From Scratch: Give thanks for better Brussels sprouts
If Brussels sprouts make your family say "yuck," forget boiling and try baking these tiny cabbages.
- One serving of Brussels sprouts meets vitamin C needs for the day.
- Boiling makes Brussels sprouts stink. Really!
- A 2008 survey named Brussels sprouts America's most-hated vegetable.
Thanksgiving is a time to celebrate abundance. The table is laden with a large roasted bird surrounded by numerous side dishes — mashed potatoes, stuffing, sweet potatoes, cranberry sauce and Brussels sprouts.
For the last item, many might say, “Wait a minute. Not on my table." Most Americans would agree.
A 2008 survey by the Heinz food company found that Brussels sprouts are America’s most-hated vegetable. Adults still have childhood memories of their mothers forcing them to eat mushy, gray-green, malodorous balls while extolling their health benefits.
Well, your mother was right in her health claims — but she was probably way off in her cooking methods.
The smell: Like other members of the cruciferous family, such as broccoli and kale, Brussels sprouts are loaded with vitamins. One serving will meet your vitamin C needs for the day. However, also like other members of this family, they are rich in hydrogen sulfide gas, which produces their distinctive, off-putting smell.
This is particularly true when they are boiled. No matter how much butter you dump on them, boiled Brussels sprouts will not be tasty. This Thanksgiving, try a simple cooking method that will have your family clamoring for more of these tiny cabbages instead of running out the door.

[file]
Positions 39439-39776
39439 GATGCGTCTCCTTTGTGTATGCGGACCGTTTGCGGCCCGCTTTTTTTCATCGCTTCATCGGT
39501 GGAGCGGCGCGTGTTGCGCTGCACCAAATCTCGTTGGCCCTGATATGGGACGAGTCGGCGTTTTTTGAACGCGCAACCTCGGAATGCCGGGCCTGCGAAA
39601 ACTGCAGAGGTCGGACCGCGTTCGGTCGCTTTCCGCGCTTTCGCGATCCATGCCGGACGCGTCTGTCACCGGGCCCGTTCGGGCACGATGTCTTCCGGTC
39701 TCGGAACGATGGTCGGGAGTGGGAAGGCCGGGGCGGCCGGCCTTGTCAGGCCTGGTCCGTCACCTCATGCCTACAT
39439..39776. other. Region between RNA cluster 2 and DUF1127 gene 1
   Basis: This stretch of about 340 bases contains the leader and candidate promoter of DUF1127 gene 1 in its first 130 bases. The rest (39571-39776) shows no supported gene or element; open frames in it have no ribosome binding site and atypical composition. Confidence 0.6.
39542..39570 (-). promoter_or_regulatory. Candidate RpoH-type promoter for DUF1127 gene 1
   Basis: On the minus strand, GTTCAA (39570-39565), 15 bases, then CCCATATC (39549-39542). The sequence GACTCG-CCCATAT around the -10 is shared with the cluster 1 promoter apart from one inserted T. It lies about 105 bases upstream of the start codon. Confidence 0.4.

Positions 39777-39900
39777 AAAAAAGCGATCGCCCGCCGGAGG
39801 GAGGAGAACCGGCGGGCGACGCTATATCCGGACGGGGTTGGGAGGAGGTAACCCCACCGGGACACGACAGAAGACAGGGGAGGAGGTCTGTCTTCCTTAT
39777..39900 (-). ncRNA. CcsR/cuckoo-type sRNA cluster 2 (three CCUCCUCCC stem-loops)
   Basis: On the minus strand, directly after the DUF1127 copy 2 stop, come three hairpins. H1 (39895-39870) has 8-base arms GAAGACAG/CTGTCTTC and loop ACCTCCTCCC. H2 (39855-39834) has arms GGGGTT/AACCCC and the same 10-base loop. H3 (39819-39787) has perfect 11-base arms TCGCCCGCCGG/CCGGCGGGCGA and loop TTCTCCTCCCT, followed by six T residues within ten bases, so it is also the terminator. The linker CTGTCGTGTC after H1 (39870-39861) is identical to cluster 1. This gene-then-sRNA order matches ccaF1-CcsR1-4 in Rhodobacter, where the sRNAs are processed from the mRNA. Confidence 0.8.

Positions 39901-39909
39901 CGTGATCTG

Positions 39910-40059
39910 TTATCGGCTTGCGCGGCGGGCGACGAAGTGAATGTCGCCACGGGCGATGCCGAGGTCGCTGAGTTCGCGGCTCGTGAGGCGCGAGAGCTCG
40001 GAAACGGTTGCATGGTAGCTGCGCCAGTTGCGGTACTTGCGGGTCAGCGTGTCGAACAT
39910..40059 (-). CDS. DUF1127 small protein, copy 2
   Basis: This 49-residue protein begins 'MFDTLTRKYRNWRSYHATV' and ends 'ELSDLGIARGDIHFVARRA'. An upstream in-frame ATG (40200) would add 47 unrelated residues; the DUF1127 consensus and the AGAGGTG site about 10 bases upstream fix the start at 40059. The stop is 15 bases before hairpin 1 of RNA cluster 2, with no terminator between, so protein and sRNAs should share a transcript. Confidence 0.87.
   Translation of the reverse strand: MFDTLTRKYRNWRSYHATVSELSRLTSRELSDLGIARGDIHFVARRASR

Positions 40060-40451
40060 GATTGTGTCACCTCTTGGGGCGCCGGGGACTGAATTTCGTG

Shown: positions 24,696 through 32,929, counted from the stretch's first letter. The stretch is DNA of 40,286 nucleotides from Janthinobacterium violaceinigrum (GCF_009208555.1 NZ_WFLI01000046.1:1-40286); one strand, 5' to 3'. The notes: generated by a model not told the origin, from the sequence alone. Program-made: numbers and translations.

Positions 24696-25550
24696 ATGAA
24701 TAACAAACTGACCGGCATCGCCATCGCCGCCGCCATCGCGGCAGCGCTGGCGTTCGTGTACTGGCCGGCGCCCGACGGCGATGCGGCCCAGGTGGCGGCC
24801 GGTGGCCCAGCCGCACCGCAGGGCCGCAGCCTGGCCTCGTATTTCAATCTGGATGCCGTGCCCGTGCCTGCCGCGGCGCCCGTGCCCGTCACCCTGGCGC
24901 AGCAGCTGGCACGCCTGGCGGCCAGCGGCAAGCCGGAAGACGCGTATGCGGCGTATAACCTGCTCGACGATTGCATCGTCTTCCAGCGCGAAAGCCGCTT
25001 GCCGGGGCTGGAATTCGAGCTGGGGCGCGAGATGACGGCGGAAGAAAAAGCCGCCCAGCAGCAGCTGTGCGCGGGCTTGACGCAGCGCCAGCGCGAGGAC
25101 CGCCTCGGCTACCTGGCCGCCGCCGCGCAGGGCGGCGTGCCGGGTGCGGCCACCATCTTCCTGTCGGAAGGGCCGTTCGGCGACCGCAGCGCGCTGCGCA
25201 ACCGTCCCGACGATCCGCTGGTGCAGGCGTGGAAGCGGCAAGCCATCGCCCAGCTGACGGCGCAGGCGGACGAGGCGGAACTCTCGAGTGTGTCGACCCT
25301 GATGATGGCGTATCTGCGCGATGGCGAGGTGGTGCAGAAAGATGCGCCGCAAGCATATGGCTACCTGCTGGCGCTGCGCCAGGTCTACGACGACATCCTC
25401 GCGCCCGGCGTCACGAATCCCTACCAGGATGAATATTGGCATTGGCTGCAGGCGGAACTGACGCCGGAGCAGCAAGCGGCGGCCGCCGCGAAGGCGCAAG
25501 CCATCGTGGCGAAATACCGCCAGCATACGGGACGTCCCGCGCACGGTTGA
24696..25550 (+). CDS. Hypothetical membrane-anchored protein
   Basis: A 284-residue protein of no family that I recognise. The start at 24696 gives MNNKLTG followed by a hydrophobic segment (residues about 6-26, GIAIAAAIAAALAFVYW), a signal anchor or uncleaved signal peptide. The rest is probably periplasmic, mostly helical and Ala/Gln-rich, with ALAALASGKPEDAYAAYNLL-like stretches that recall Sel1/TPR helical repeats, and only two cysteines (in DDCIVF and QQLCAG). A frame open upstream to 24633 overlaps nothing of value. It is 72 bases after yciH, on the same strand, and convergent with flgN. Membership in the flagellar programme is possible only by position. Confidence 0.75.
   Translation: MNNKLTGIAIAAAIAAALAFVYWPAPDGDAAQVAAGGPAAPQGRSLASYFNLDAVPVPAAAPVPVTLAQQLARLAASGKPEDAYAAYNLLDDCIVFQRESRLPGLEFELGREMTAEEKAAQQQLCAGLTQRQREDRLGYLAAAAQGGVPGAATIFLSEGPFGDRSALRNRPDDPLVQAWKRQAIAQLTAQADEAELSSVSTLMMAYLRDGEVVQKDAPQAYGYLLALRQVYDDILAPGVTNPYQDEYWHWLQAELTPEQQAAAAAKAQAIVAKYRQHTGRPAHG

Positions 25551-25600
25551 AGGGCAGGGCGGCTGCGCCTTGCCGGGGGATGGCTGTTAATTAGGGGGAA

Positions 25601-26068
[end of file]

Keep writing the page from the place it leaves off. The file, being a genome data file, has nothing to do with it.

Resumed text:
A better way: First, begin by buying fresh Brussels sprouts. The most flavorful ones will have undergone a couple of frosts. To withstand the low temperatures, the sprout plants send a signal to produce sugar to prevent freezing. This gives them a sweet, nutty taste. Right now, vendors in Eastern Market are selling local Brussels sprouts still on the stem.
To prepare Brussels sprouts for cooking, trim off the stem ends and any loose leaves. Wash well.
Cut them in half lengthwise. Put them in a baking dish so they all fit in one layer.
Toss with enough olive oil to coat. Generously salt and pepper them, and add a couple of cloves of finely chopped garlic. Toss again.
Place them in a 350 degree oven, uncovered, and bake for 15 minutes. Toss with a spatula and bake for another 15 minutes. To test for doneness, pierce with the tip of a knife.
The Brussels sprouts can be cooked at any point in your holiday meal preparation and reheated in the oven before serving. If you are going to reheat, leave them slightly undercooked.
— Julie Falsetti, a York native, comes from a long line of good cooks. Her column, From Scratch, runs twice monthly in The York Dispatch food section.